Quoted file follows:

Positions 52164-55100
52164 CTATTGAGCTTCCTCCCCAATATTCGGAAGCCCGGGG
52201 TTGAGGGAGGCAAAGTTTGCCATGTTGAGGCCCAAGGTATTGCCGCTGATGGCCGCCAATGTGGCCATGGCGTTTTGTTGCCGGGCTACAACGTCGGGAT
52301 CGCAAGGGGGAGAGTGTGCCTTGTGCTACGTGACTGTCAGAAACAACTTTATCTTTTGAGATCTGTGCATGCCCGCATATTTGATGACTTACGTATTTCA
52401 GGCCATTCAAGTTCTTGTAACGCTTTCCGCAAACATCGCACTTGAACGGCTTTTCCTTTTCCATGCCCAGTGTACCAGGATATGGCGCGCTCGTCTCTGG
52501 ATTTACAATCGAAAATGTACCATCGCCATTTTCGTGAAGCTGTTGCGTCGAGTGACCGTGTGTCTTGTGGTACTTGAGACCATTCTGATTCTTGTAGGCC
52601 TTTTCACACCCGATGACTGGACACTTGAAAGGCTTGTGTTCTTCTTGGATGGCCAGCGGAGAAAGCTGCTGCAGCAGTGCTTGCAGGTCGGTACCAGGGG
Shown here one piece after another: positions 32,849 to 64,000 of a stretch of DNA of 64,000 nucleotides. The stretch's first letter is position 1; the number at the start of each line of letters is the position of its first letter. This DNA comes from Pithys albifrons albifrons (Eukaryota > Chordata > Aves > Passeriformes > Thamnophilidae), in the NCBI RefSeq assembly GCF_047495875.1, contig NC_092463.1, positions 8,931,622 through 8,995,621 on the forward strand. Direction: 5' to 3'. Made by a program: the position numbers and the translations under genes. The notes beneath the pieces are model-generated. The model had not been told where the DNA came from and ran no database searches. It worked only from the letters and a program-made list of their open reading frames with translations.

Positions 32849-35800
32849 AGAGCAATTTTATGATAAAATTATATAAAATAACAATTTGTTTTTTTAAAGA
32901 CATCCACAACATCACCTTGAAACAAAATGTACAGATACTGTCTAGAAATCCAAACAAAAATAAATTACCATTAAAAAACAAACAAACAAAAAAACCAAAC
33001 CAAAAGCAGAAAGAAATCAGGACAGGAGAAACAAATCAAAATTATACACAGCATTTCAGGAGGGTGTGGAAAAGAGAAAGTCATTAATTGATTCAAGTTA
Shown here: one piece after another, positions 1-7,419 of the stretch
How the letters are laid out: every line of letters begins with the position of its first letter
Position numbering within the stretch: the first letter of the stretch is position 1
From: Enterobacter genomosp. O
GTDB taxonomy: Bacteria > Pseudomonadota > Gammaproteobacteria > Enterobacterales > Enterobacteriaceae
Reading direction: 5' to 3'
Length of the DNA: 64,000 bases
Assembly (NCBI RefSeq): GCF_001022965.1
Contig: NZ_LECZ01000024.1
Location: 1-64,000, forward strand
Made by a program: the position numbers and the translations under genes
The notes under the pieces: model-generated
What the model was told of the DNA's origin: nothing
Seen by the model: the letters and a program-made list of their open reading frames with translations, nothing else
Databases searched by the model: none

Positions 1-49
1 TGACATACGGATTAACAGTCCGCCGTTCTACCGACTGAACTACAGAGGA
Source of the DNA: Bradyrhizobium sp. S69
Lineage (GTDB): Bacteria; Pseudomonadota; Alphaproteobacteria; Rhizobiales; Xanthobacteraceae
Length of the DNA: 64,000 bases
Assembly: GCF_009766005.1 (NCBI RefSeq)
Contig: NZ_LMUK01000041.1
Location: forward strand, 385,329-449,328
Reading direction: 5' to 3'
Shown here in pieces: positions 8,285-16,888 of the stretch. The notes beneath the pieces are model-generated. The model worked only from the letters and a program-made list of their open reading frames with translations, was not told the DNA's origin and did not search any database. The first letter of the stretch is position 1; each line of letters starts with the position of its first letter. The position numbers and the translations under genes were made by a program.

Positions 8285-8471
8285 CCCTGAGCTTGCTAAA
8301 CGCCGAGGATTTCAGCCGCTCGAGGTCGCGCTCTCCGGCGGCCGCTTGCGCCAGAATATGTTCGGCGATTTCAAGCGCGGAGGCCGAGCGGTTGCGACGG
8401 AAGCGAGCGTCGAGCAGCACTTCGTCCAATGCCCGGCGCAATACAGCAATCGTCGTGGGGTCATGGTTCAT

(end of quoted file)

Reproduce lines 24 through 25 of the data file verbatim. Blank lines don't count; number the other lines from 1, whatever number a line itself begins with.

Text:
The notes under the pieces: model-generated
What the model was told of the DNA's origin: nothing